> devs. Lack of users, and now devs are having issues.
> Hardly good things to reinforce any viewpoint. You can see the EXACT
> same in Gentoo, attitude, stance, and effect on the project.

I think we disagree on the obligation or requirement. I don't think an
obligation exists. I do think it's nice to listen to users though. I've
probably spent more time listening, reading and interacting with users than
most over the past 20 years.

> > > desires. A user has to be motivated to step up. They have to want
> > > to, and that can start with wanting to work with given developers.
> > > If they see those developers/volunteers are just self serving. They
> > > likely will not want to work with them. I see that to often. People
> > > with skill, but others avoid them and the distro. Then they use
> > > that to drive off others saying others are having that effect. Not
> > > realizing its them... Thus despite running others off, project
> > > still  suffers.  
> > 
> > what you are describing is developer utterly ignoring users. i never
> > said that. i did say that listening is good. it does not mean they
> > just do whatever a user asks. it goes like this:
> No need for examples, there are forks that are real world examples.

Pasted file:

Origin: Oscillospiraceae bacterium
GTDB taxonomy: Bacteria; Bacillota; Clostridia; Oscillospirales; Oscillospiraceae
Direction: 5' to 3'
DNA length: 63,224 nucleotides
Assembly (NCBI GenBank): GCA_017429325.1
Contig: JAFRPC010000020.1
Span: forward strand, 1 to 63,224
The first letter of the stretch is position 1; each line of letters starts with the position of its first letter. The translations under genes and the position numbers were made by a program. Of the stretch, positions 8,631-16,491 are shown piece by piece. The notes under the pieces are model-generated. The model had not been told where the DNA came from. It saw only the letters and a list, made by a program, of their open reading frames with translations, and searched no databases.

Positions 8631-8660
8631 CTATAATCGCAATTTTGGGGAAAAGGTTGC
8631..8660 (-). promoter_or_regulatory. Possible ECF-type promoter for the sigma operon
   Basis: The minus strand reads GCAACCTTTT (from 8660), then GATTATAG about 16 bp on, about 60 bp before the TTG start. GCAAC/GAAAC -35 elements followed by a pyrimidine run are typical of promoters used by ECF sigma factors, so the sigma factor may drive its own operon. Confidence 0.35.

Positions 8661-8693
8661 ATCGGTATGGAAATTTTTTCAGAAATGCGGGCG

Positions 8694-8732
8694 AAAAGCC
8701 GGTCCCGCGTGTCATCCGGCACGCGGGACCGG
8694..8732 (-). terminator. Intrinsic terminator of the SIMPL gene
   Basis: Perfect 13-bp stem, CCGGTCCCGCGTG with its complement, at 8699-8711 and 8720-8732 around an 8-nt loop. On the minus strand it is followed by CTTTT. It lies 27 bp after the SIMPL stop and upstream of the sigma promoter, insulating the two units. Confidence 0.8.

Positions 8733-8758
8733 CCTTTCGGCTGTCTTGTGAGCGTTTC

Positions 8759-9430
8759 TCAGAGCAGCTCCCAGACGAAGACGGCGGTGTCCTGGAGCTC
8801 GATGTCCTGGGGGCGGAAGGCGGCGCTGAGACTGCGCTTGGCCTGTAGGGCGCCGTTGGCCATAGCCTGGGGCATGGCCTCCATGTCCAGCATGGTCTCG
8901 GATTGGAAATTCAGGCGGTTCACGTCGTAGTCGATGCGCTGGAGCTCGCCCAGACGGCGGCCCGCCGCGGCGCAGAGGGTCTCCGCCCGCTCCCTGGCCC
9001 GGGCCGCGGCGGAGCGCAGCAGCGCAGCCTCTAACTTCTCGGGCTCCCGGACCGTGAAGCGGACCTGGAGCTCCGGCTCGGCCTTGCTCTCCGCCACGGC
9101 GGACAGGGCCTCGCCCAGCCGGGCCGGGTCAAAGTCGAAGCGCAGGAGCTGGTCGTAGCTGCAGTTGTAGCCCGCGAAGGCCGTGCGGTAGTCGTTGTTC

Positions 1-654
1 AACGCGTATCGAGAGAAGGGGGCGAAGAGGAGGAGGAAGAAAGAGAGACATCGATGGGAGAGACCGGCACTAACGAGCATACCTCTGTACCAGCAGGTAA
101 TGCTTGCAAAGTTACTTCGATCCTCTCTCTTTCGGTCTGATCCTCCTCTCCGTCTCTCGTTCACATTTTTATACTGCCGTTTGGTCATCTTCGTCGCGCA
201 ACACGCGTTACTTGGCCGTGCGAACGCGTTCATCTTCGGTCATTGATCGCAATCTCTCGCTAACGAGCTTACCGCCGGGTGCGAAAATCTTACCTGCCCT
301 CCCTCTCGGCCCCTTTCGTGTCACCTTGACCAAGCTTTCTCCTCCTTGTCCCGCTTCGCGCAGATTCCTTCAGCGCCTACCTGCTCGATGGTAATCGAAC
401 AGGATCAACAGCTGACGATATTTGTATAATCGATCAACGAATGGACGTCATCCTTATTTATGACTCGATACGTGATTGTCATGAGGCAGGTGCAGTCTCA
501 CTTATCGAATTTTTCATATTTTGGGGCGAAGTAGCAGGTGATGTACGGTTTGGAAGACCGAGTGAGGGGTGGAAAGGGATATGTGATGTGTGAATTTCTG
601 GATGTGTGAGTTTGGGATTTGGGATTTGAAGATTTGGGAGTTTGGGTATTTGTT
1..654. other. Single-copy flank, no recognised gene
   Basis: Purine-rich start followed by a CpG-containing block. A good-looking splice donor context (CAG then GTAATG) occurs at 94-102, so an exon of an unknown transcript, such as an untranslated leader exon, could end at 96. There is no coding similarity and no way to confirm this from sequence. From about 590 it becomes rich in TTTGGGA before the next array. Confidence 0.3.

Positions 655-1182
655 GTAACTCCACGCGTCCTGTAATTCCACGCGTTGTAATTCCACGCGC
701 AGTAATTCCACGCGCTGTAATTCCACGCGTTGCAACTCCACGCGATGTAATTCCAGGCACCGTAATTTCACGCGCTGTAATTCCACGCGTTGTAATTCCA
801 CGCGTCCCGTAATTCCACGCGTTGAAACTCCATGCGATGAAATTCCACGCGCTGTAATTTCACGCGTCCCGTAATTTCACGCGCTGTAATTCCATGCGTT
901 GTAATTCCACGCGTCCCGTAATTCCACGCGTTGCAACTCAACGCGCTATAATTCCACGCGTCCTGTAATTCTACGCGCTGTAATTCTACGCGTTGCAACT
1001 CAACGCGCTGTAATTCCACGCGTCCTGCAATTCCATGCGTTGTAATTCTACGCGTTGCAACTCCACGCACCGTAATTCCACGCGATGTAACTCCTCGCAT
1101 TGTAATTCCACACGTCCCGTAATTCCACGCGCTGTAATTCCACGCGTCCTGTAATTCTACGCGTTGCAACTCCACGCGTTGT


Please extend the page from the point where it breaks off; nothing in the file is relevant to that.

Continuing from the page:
> People wanted things that went against E development. Thus things
> forked. Rather than finding a way to appease and keep things together.

at least the bodhi one there was no way. theme changes had to be made to move
compositing into core .. and that was necessary for wayland. the theme breaks
they dind't want to adapt to - and i totally get the pain, but choosing the
quick way out is not the best for the long term here. the other was moving
everything into the compositor and that raised the cpu usage of e. that was
meant to be solved by evas buffered objects which were on the plan but never
got done. the solution would be to actually do the buffering of evas objects to
solve that. the former is a short-term view vs long term.

> > time is the one resources you CANNOT buy as much of as you like even
> > if you have the resources. there are only 24hrs in a day. and
> > everyone's life time is limited. no one who has grown any wisdom is
> > going to waste hours of their limited lives on something they are not
> > convinced is worth it. it's the job of the user who wants x to
> > convince them that sacrifice is worth it. very simple.
> I am quite aware. Why you need users, who become developers, so numbers
> increase, and there are many to help. Time is limited, but number of
> those helping is not. Only way to increase the amount of things being
> done, increase time, is to increase the number of people doing the work.
> The more you keep thinking users have any job or its their job. The
> more you will limit the number of users in general. Which has its own
> effect, that is not good.

if users want developers to do everything for them they will never migrate to